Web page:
Submission by Peter White – WHAT IS ROOMBA? Roomba is an ‘intelligent floorvac’ designed, as the manufactures put it, to “…keep your floors clean in-between periodic deep cleanings”.
Roomba ships with a NiMH rechargeable battery (good for up to 90 minute cleaning, depending on floor type), a trickle charger (12 hours for a full charge), a ‘virtual wall’ and 2 replacement dust filters. Available optionally are additional filters, virtual walls, batteries, and a rapid charger (expected early 2003). The transformer supplied is 110v In, 24VDC 500ma Out.
THE LOW DOWN
The following can be seen from the top view…
1. These are the start buttons, S, M or L depending on the size of the room. Whatever button is pressed, Roomba still appears to perform the same type of cleaning pattern, it just times-out earlier for the smaller rooms. 2. This is the carry handle. Roomba stops if it’s picked up by the handle. 3. The bumper strip. Roomba isn’t very intelligent. In a normal cleaning pattern, it’ll start in a spiral motion, and when it eventually bumps into something, it’ll go hunting for the edge of the room, using a sensor in the bumper to track along the wall. Eventually it’ll bump into something, spin around and start out in another direction. It’ll keep doing this until you stop it, or it runs out of time. 4. This is the dust box. It’s capacity is not great (maybe around a litre?), so ideally it should be emptied after each room.
1. This is the front wheel that’s used for steering and negotiating minor variations in the floor. It easily handles moving between rugs and wood/laminate floors. 2. These are the drive wheels. There’s very little that Roomba can’t clean. If it does get stuck, it normally finds a way to release itself. 3. The agitator brushes. As per any upright vacuum cleaner, these spin around to clean into the pile of the carpet. 4. The battery. Unsurprisingly, this constitutes a large amount of Roomba’s weight. The battery is charged in situ, with a light on the charger indicating when it’s fully charged. 5.Difficult to see in the picture, but this is basically a double ended brush that whips around collecting the debris that’s in the corners of your room. It’s the same principle as the street cleaner machines that have brushes on the outside spinning around and gathering the rubbish for the central vacuum, except Roomba doesn’t leave a muddy trail of crud behind itself.
6. This is the bottom of the dust collection box, with the replaceable air filter visible.
The picture above shows the ‘virtual wall’ unit, the charger, and a 240V/24VDC 400ma transformer sourced from CPC.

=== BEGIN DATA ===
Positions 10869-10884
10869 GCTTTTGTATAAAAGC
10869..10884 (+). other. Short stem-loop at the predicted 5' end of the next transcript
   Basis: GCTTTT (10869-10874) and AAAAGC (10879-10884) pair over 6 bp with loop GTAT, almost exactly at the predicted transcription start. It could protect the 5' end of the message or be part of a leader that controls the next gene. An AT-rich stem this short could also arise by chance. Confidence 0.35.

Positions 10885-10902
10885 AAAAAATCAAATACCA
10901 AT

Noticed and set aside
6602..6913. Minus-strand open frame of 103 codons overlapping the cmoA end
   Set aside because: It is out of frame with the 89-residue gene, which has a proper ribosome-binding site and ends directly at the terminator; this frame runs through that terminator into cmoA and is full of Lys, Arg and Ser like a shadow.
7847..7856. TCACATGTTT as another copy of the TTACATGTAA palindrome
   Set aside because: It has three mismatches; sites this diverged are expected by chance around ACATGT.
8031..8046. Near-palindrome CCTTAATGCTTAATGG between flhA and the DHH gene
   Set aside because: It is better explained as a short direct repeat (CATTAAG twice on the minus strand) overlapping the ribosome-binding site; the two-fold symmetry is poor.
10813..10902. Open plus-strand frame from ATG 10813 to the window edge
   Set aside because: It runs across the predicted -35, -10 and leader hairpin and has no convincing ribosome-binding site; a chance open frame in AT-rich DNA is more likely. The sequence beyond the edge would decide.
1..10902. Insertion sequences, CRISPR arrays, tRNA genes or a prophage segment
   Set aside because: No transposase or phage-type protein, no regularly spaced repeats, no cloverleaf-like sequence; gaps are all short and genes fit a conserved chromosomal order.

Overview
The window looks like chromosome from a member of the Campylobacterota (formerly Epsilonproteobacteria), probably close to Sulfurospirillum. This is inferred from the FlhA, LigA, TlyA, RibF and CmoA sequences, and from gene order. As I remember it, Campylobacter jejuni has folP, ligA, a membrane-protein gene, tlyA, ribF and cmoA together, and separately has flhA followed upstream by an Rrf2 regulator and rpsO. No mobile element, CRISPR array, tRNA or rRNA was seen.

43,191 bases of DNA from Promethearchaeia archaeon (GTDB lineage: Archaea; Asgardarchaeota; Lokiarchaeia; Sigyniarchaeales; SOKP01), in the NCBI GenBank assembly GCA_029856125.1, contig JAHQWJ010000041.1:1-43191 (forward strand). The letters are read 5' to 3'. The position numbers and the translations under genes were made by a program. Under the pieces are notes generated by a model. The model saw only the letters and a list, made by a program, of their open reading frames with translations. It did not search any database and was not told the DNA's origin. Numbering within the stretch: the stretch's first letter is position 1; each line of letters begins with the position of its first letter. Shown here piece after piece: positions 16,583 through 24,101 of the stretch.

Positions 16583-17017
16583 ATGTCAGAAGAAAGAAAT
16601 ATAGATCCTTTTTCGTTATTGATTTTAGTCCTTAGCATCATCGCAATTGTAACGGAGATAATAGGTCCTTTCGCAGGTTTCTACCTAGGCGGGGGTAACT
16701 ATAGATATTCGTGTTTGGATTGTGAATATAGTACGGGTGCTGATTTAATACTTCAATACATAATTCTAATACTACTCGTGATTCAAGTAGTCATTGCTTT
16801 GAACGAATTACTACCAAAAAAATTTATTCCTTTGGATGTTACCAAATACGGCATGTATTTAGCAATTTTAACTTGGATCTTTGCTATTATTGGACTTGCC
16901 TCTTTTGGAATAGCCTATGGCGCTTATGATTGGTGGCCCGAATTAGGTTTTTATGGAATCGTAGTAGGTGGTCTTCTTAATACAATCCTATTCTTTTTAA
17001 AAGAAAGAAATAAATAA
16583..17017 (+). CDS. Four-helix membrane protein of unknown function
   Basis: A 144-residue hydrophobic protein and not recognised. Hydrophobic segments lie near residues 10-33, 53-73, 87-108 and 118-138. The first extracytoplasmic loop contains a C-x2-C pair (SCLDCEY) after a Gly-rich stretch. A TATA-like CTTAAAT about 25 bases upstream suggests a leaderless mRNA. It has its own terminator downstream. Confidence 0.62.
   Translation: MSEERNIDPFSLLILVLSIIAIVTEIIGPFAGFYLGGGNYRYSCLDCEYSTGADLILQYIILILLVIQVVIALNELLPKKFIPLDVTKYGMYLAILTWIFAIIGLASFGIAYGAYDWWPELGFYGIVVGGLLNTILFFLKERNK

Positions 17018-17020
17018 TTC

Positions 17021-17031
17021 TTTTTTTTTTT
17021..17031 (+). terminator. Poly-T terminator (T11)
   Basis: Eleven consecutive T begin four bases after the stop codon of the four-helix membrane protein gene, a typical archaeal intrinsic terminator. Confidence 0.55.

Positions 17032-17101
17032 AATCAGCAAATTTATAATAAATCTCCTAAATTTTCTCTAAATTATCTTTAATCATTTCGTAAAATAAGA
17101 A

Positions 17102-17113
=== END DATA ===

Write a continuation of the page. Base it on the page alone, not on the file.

The manual implies that the virtual wall unit transmits a beam that Roomba will not cross. Whilst this is true, the beam does tend to spread, so it’s not quite the same as drawing a line on the floor that cannot be crossed.
IS IT ANY GOOD?
In short, yes, if you like gadgets. It will not replace your normal vacuuming, but realistically it should reduce the need for the ‘big hoover’ to come out to maybe once a month, assuming you’d normally clean once a week. Noise-wise it’s probably quieter than your main cleaner, but still generates a fair bit of noise – kinda like a remote controlled car in permanent foot to the floor mode.
It works great on flat floors (wood, tiles, lino etc) – these floors will give you the best battery life. It’s also pretty good on short and medium pile carpets, and generally picks up any dirt it rolls over, including pet hairs (my dog’s only got short hair though). The brushes ensure that ‘just hoovered’ look. I’m afraid the 60’s are out in the world of the Roomba though, as shag-pile carpets (yeah Baby) are not recommended. Rugs with tassels are also a no-no.
ANY OTHER DOWNSIDES?
Well, it takes about 7 or 8 times as long to clean a room as it would with a normal cleaner. iRobot claims that Roomba uses a complex algorithm to ensure the optimal cleaning pattern for a room. What this actually means is that once the time has elapsed, most, if not all, areas of the floor will have been cleaned, with most having been cleaned half a dozen times. A more intelligent machine would build a virtual map of the room in it’s memory, but for that you’d have to pay several time the price of a Roomba.
The build quality is good, but not exceptional. Dropping it would mean RIP Roomba, so don’t drop it. The charging time of 12 hours is a little excessive, but the rapid charger, due in 2003, reduces this to 2 hrs. It’s also 240v compatible.
Needless to say, as with the Daleks, it’s not good on stairs. It does detect when it’s approaching the edge of the stairs though, and avoids falling down them. For around £200 it’s a good, and useful gadget – a recommended buy.
UPDATE – December 2002 – Few units in stock at London based HA e-tailer Lets Automate.